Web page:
The 80s saw more   both large and small school buses as well   addition of roof exits, side mounted doors,   an interest in increased visibility and turning   radius resulted in the production of cab-over,  also known as transit-style school buses,   the steer axle and the engine was moved   the driver. this

Style of bus could hold the   buses though in a smaller body, leading   manufacturers to produce many of these models  throughout the rest of the 20th century, though   over time they grew in size to accommodate more  students than their conventional counterparts.  bus advancements, with four of the leading   manufacturers

Closing their doors by the turn  of the century. one of the largest changes to   of the school bus crossing arm which prevents   during this decade the us finally banned the use  of large passenger vans for student transport,   activity buses, which differed from previous   a school bus in terms of safety features,  

However, was usually white or another non-yellow   stop arms, signage, and lighting as these   these were and still are a popular option   for many religious schools which use activity  buses for both school and church transport   the 2000s marked the beginning of a new wave of   manufacturer consolidation, which allowed

For more  widespread implementation of new safety features,   mostly coming from within the companies themselves  as opposed to regulators as safety became the   number one selling point for school buses. in  terms of style, conventional bus hoods were sloped   more for visibility but most of the advancements  were, again,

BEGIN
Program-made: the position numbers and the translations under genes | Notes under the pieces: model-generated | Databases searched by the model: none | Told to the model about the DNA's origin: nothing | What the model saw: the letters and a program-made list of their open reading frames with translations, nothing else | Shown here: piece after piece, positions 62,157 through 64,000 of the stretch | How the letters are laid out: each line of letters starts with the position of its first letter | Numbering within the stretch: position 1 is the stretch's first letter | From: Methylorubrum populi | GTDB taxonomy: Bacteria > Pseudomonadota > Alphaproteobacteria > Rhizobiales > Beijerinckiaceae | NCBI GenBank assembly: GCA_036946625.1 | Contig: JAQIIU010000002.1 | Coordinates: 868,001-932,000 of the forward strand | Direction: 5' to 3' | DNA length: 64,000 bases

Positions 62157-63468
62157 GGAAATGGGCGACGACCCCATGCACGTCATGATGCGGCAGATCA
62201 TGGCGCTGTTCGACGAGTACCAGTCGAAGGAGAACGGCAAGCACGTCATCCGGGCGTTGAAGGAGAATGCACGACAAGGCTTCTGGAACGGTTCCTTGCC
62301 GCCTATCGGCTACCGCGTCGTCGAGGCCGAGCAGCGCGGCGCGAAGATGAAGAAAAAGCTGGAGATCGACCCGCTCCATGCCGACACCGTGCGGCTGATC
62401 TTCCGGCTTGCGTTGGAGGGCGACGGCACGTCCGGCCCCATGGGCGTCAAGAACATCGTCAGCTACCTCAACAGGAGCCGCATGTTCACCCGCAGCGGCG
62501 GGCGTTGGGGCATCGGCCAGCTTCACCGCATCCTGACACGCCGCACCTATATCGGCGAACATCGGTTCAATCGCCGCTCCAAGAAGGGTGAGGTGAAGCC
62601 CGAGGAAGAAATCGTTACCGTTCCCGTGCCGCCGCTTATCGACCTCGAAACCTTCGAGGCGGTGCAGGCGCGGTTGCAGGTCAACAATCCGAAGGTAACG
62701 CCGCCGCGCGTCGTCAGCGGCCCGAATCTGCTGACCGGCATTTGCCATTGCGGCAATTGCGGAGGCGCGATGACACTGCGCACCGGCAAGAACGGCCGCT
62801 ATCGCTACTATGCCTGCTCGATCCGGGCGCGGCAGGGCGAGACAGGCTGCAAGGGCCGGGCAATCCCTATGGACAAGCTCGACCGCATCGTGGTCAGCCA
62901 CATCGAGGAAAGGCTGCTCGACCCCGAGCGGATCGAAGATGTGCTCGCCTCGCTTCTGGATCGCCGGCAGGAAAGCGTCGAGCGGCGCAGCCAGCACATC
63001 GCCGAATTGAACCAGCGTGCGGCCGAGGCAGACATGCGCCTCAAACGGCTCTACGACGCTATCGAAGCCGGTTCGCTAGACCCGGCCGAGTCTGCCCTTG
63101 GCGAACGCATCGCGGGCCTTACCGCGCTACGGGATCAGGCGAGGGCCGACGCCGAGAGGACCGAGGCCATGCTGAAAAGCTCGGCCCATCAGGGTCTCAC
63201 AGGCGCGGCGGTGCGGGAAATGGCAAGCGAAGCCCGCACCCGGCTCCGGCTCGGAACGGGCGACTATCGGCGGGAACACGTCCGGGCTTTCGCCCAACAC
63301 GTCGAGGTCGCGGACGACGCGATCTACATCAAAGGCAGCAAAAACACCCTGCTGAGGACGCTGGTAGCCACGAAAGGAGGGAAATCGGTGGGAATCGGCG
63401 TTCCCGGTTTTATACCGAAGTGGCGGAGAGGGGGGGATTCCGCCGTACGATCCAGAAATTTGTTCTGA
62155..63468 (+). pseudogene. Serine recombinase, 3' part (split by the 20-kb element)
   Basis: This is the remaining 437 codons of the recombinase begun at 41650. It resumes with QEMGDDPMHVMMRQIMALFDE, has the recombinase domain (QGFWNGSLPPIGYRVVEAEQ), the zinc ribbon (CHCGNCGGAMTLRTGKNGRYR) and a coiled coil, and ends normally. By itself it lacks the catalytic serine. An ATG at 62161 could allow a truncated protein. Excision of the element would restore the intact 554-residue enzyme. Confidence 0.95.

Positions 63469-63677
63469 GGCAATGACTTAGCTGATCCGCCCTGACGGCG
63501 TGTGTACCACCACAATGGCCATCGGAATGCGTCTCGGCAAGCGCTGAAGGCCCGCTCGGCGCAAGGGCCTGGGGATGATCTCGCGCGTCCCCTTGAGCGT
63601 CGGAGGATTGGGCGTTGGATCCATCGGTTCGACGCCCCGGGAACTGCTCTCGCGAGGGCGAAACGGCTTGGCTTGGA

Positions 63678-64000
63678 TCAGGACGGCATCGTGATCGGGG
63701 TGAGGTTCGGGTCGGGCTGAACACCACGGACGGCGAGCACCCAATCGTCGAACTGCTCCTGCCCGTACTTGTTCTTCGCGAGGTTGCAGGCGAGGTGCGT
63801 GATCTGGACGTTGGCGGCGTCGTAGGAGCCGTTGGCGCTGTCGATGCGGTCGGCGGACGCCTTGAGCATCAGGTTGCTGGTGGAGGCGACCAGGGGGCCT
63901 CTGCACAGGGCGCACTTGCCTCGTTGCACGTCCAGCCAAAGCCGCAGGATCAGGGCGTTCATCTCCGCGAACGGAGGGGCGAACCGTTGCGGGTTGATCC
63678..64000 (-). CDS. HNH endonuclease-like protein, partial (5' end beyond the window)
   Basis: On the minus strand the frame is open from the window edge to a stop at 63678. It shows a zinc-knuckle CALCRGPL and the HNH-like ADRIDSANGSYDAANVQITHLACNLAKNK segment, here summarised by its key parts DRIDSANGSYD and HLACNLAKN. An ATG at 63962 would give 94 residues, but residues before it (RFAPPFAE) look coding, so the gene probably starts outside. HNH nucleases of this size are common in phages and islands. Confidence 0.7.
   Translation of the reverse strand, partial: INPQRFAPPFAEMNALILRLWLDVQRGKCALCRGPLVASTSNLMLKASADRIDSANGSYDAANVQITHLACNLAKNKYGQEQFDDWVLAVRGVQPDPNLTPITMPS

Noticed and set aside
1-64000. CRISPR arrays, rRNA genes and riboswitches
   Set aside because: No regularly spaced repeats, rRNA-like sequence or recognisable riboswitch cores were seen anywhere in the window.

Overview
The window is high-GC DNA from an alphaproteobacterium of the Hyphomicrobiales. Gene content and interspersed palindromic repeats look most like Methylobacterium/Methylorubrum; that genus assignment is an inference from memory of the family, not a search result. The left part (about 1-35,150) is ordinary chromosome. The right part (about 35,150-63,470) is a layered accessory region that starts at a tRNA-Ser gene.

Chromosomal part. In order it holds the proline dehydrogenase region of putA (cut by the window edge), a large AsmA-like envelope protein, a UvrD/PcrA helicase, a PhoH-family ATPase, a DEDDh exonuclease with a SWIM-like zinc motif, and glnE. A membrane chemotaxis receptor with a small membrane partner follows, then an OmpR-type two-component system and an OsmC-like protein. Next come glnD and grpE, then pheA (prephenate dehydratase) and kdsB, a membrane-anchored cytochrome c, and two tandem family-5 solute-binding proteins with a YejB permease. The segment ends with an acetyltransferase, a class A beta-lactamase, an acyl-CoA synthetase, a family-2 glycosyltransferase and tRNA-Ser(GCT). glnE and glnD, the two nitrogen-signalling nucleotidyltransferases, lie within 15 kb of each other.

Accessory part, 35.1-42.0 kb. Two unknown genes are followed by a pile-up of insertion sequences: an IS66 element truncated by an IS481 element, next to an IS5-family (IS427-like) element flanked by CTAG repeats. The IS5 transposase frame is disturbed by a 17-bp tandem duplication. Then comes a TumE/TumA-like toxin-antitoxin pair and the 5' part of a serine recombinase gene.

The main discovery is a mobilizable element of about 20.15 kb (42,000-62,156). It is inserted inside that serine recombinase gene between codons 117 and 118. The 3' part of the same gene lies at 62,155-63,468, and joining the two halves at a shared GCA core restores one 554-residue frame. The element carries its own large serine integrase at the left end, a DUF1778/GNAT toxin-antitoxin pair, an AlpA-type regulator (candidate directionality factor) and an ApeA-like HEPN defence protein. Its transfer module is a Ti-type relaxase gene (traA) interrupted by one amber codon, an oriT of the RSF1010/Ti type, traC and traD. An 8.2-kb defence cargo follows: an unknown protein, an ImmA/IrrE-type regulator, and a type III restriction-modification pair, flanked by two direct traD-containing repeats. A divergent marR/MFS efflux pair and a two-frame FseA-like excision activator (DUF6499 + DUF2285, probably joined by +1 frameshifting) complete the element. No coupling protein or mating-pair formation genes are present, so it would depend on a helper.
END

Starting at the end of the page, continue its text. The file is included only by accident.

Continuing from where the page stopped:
In safety. incandescent lights were   in bright conditions, interior facing cameras   and advanced alarm systems known as no student  left behind systems were installed to detect   and prevent children from being left on unattended  buses as forgotten children would sometimes end up   in the bus depot. these systems require

That a bus  driver travels to the back of the bus to activate   either a switch or the rear emergency door every  time the engine is shut off, giving them an   throughout the 2010s, most advancements were   gps tracking devices, and proximity sensors. today, buses are the safest form of road travel   in the us, being over

70 times safer than riding  to school by car. yet, the vast majority still   do not have any seat belts, mostly because the  size of a bus is so large that in the event of   passengers. this is not to say that seat belts   aren’t used at all, with five states requiring  some form of belt, mostly used during highway